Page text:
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New York making push for more casinos
By Matt Hegarty
SARATOGA SPRINGS, N.Y. – New York’s politicians have indicated they will push for expanded casino gambling in the state in the next legislative session, an effort that could present competition to the state’s racetrack casinos.
New York Gov. Andrew Cuomo is the latest politician to join the call, saying at a news conference Tuesday that his administration would consider a measure to expand the state’s network of casinos, which are currently limited to Native American reservations and racetracks. Aqueduct racetrack is scheduled to open a casino by the end of October.
Most legal experts contend that any measure legalizing casinos beyond current practice would require a constitutional amendment, but Cuomo said that requirement might not apply.
“Is it a constitutional amendment?” said Cuomo, a Democrat. “I don’t know, but it’s a topic that we are looking at actively.”
The effort will be discussed on Sept. 7 in Albany in front of a joint hearing of the State Senate’s Judiciary Committee and its Racing and Wagering Committee, which are both chaired by Sen. John Bonacic, a Republican. In recent months, Bonacic has begun advocating for a constitutional amendment to legalize casinos at the same time that private casino developers have increased their lobbying efforts.
Bonacic has also scheduled two hearings in September in front of the Racing and Wagering Committee that will focus on the racing industry, Sept. 6 near Rochester and Sept. 9 in Mineola on Long Island.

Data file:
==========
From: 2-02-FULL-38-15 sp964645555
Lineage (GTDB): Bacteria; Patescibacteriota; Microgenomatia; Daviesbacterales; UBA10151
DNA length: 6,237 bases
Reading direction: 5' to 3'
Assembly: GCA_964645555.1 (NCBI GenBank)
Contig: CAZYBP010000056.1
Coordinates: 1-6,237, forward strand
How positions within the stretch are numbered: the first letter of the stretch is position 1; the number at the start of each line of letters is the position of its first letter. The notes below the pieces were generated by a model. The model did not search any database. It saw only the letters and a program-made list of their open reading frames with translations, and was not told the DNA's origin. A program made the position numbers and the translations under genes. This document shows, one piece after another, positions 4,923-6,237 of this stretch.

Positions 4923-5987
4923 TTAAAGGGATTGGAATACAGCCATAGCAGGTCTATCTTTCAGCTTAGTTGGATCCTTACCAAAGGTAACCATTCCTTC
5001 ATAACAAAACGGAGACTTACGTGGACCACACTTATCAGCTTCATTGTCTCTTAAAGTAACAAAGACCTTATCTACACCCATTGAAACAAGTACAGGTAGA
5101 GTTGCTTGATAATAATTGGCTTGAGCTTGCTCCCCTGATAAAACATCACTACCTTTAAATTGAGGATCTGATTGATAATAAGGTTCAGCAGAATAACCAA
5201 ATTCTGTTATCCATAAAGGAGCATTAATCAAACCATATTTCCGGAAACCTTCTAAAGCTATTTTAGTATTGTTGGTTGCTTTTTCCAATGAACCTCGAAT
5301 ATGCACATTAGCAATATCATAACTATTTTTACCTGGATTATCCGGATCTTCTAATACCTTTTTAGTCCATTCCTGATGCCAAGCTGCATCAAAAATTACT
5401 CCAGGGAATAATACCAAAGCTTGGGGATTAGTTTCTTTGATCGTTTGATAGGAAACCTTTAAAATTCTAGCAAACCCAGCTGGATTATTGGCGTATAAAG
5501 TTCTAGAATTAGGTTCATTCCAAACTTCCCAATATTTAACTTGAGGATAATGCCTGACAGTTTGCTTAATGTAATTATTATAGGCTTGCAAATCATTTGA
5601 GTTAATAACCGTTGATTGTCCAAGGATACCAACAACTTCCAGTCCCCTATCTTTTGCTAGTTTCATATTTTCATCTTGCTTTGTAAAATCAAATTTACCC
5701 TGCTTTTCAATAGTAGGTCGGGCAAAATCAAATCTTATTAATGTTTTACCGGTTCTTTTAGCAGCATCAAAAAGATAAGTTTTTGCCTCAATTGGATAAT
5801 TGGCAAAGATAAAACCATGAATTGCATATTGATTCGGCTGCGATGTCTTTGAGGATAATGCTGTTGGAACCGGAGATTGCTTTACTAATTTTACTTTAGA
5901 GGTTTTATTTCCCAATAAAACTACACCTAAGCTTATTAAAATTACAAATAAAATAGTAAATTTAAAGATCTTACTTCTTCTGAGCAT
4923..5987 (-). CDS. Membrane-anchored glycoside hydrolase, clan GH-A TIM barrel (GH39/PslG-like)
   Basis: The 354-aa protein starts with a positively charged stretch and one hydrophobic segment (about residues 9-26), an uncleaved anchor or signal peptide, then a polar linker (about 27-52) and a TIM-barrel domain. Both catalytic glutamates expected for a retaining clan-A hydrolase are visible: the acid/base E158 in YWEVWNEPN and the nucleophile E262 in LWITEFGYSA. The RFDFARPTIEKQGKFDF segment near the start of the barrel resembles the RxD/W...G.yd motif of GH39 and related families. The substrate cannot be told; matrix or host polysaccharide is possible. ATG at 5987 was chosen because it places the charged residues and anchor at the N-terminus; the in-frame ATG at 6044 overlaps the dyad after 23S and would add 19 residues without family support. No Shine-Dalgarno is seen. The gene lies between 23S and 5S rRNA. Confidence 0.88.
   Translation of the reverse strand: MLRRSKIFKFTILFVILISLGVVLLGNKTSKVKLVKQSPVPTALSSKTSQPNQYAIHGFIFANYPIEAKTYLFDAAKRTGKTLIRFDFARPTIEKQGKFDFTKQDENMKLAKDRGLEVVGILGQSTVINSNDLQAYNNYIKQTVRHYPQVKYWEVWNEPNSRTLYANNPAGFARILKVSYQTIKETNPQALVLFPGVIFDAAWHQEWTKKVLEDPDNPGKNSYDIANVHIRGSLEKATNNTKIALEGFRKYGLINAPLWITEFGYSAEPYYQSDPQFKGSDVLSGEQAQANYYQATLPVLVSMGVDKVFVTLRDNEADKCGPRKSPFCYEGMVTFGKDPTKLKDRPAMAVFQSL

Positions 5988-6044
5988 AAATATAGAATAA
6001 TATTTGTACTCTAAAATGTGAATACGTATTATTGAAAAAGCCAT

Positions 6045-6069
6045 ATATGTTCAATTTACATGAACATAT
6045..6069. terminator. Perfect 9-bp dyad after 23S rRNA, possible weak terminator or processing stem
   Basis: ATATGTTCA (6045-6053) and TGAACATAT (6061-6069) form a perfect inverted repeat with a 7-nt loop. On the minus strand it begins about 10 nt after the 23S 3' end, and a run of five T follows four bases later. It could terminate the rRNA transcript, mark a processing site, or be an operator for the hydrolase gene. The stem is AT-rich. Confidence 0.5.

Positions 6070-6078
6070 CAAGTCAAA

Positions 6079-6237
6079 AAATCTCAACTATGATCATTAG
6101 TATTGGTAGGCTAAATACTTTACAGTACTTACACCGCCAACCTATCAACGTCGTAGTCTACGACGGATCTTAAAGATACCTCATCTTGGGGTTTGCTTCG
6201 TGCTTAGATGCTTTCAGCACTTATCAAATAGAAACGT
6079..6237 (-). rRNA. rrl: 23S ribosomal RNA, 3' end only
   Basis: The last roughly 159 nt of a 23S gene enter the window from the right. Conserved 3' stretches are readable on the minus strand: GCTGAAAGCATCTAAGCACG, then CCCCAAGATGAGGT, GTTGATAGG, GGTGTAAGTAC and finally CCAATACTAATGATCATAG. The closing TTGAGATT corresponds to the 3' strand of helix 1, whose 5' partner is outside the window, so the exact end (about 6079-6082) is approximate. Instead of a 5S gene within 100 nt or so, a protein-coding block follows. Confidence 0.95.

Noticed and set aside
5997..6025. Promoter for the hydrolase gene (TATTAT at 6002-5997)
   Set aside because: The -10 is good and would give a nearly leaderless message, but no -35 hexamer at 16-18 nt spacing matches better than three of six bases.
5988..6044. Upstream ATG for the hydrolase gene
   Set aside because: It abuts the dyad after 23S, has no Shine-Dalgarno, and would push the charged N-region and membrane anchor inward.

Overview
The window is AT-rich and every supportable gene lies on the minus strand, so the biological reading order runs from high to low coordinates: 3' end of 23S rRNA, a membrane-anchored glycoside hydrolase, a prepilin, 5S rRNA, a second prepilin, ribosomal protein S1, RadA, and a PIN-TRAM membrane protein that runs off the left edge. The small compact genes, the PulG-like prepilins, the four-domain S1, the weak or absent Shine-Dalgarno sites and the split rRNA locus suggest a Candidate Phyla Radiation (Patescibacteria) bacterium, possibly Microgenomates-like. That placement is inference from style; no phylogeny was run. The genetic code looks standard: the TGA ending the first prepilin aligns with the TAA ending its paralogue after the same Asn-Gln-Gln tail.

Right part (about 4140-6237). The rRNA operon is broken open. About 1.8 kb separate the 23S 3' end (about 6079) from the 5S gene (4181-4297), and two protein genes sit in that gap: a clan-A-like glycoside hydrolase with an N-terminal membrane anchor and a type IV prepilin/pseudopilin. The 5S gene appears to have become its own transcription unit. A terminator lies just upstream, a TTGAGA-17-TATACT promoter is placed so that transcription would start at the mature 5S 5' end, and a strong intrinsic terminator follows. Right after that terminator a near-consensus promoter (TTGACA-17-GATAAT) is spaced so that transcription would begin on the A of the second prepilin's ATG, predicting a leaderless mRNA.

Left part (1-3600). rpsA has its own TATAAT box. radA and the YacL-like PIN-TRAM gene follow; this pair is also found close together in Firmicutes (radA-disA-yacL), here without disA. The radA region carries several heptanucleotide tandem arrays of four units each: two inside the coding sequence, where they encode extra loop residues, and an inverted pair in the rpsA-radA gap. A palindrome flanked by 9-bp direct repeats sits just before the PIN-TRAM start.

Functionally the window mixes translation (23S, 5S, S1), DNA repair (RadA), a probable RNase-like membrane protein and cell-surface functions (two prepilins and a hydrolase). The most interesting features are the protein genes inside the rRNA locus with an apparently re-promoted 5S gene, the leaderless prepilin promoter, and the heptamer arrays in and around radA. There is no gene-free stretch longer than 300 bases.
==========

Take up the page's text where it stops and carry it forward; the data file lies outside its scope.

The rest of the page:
Bonacic has said that he wants to explore whether the “racing franchise at state-owned tracks could be legally taken from NYRA,” the operator of Aqueduct, Belmont, and Saratoga. NYRA operates the three tracks under a 25-year lease with the state that went into effect in 2008, and the statement from Bonacic has raised the possibility that the legislature might explore a revocation of the lease presumably to allow casino development without a benefit to NYRA.
NYRA’s lease can be revoked only by recommendation from the Franchise Oversight Board and approval by the New York State Racing and Wagering Board. On Thursday, the franchise oversight board said it had scheduled a meeting for Aug. 15, including a “discussion of NYRA’s June 30, 2011 financials” and its “profitability plan.” At a meeting earlier this year, members of the board had raised concerns about NYRA’s budget and its ability to turn a long-term profit.
It has been 10 years since legislation was passed allowing for slot-machine gambling at racetracks for a casino finally to come to Aqueduct. The casino, which has the potential to be the highest-grossing casino on the East Coast, is expected to contribute a total of $60 million annually to NYRA and its horsemen in subsidies.
The casino is being built and will be operated by Genting New York, a subsidiary of a Malaysian conglomerate that has interests in casinos, shipping, and real estate. After Cuomo’s comments on Tuesday, the company said it welcomed the push to expand casinos and said it would support the legalization of table games at the state’s existing casinos.
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